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THU0415 The Effect of Smoking on Clinical and Structural Damage in Patients with Ankylosing Spondylitis and Axial Spondyloarthritis: A Systematic Literature Review
  1. V. Villaverde-Garcia1,
  2. T. Cobo-Ibáñez2,
  3. D. Seoane-Mato3,
  4. P. Díaz del Campo-Fontecha3,
  5. M. Guerra3,
  6. G. Candelas-Rodríguez4,
  7. J.D. Cañete5
  1. 1Rheumatology Dpt, H.U. Mόstoles. Madrid. Spain
  2. 2Rheumatology Dpt, H.U. Infanta Sofía. San Sebastián de los Reyes. Madrid. Spain
  3. 3Research Unit, Spanish Society of Rheumatology
  4. 4Rheumatology Dpt, H.U. Clínico San Carlos, Madrid
  5. 5Rheumatology Dpt, H.U. Clinic and IDIBAPS, Barcelona, Spain


Background Although it has been widely accepted that smoking has a negative effect on AS and aSpA patients, the findings were limited by small sample size and conflicting data.

Objectives To examine the impact of smoking on clinical and structural damage in patients with AS and aSpA.

Methods A systematic literature review was performed by 2 reviewers, a librarian and a methodologist. Studies were identified by a sensitive search strategies in the main bibliographic databases (Medline, Embase and Cochrane Library) up to November 2014. We selected articles that analysed, in AS and aSpA patients, the smoking impact on disease activity, structural damage, functional status and quality of life. Any type of study except case series or case reports was eligible. Two reviewers (VVG and TCI) screened the titles and abstracts of the retrieved articles independently. VVG reviewed the selected articles in detail and collected the data from the studies included by using ad hoc standard forms. A hand research was completed by reviewing the included studies references. The evidence level was assessed with the Oxford Centre for Evidence-based Medicine Levels of Evidence.

Results Of 341 studies identified, 13 were selected for inclusion: 7 case-control and 6 cohort studies. These studies provided data from over 4.163 patients. All studies evaluated patients with AS and only two evaluated patients with AS and aSpA, being the quality of the studies moderate-low. Current smokers with AS, had a higher disease activity (BASDAI >4) [OR=1.83; IC95% 1.13 a 2.98; p=0.015], poorer quality of life (ASQoL>7) [OR=2.00, IC95% 1.25 a 3.22, p=0.004] and more pain (numerical scale NRS) [OR=2.00, IC95% 1.23 a 3.27, p=0.005], independently of age, sex, duration of the disease and social support. Smoking was significantly associated with progression of functional disability in patients with AS for less than ten years of disease duration (HAQ-S increased 0.0545 units/yr among smokers compared to nonsmokers, p=0.004).In patients with aSpA, smoking was associated with an earlier onset of inflammatory back pain [regression coefficient (B)= -1.46; IC 95% -2.87 a -0.06, p=0.04], higher disease activity (ASDAS-PCR B=0.20; IC95% 0.02 a 0.38; p=0.03; BASDAI B=0.50; IC95% 0.17 a 0.83; p=0.003), worse functional status (BASFI B=0.38; IC95% 0.07 a 0.69; p=0.02), more frequent inflammation and more structural damage in MRI (OR=1.91; IC95% 1.34 a 2.72, p<0.001) and plain radiography (OR=1.56; IC95% 1.08 a 2.26, p=0.02), and poorer quality of life (Euro-QoL) [B=1.38; IC95% 0.69 a 2.07, p<0.001].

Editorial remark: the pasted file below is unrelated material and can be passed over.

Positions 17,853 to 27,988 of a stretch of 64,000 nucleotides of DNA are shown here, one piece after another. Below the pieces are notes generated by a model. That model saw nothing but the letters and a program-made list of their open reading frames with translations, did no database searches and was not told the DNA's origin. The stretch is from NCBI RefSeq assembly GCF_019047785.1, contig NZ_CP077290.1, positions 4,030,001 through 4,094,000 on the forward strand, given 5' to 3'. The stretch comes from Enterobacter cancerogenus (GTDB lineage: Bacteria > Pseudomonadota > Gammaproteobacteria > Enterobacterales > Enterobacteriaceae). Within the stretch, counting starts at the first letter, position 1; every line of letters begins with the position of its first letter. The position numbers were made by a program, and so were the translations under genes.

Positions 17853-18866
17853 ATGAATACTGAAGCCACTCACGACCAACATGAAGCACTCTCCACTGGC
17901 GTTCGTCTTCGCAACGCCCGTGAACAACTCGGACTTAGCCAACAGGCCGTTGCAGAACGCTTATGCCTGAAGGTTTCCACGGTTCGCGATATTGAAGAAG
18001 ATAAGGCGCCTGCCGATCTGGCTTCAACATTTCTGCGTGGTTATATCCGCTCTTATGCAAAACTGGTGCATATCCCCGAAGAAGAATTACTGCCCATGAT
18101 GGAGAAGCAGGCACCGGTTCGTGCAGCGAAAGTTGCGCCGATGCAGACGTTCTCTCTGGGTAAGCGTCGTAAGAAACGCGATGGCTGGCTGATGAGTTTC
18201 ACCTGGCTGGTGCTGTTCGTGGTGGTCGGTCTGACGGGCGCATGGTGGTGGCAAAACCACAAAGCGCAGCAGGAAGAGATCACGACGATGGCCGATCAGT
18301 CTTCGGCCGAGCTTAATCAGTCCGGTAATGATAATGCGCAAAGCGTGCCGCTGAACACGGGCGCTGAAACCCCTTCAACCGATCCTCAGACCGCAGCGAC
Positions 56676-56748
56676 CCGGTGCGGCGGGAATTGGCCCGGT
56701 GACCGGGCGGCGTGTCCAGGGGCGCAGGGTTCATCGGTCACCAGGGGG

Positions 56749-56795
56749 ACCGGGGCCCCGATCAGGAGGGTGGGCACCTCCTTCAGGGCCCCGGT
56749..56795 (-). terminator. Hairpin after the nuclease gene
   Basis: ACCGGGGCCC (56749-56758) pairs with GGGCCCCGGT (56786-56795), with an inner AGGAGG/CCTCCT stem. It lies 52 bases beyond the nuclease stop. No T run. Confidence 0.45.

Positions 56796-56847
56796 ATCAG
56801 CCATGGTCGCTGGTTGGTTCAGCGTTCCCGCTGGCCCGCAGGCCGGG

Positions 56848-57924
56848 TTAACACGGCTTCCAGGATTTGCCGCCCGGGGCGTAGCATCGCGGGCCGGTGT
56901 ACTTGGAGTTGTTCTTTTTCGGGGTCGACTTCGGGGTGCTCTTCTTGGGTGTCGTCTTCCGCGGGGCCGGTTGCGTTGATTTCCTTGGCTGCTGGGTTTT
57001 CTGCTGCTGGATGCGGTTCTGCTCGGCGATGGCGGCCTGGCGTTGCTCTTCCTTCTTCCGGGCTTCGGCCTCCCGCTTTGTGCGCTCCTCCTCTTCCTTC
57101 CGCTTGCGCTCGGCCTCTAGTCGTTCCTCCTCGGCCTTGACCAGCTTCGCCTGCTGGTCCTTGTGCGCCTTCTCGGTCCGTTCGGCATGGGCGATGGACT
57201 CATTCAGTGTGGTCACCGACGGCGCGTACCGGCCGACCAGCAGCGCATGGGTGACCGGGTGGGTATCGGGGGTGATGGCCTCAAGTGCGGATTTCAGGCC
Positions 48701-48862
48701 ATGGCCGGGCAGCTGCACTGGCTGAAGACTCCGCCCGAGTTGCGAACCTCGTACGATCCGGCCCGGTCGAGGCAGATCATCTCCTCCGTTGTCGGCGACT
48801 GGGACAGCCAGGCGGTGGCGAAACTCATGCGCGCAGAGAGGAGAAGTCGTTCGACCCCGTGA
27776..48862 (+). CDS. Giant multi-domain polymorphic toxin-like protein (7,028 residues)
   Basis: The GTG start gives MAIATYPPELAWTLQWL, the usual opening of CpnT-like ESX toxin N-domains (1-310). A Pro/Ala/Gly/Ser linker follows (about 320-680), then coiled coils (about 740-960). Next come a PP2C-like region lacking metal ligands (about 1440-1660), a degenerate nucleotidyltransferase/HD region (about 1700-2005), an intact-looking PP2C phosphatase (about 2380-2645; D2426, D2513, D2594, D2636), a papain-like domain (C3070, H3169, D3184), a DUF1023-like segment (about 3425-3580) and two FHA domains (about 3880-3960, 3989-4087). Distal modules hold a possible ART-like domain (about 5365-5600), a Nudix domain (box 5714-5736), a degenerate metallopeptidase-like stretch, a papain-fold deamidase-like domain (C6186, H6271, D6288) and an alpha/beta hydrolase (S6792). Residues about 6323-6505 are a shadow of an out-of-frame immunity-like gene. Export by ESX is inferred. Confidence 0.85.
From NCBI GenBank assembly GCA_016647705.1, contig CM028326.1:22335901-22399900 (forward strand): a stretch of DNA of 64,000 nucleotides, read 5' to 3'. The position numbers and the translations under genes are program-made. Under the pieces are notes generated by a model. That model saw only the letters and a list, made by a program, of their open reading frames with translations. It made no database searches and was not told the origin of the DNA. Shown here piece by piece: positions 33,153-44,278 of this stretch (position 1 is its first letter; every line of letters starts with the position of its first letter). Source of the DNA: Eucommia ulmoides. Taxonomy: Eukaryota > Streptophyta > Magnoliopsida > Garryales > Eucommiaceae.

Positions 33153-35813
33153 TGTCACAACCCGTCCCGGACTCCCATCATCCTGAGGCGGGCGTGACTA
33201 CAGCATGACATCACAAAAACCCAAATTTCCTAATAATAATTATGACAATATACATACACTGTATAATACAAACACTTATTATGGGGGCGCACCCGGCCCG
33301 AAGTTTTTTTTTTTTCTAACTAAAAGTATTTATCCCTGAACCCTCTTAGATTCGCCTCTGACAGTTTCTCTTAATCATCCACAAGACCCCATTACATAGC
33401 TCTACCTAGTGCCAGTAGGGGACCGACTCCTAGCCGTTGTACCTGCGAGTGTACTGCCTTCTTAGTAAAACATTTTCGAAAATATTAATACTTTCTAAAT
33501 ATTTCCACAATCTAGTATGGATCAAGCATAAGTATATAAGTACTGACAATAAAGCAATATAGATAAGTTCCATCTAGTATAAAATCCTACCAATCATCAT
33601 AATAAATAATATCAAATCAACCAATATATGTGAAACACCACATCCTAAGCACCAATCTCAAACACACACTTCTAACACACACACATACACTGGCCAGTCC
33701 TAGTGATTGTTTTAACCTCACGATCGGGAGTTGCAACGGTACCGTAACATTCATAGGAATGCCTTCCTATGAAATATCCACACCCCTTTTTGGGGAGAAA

Conclusions Smoking cessation should be recommended in AS and aSpA patients, not only at the disease onset, but also along the follow-up. However, the available evidence is insufficient and limits the recommendation strength (NE 4, GR C). Larger-scale studies with longitudinal follow-up in disease activity, functional ability and structural damage in AS and aSpA patients, are necessary.

This systematic literature review was performed to inform the aSpA and psoriatic arthritis guideline (ESPOGUIA) of the Spanish Society of Rheumatology.

Disclosure of Interest None declared

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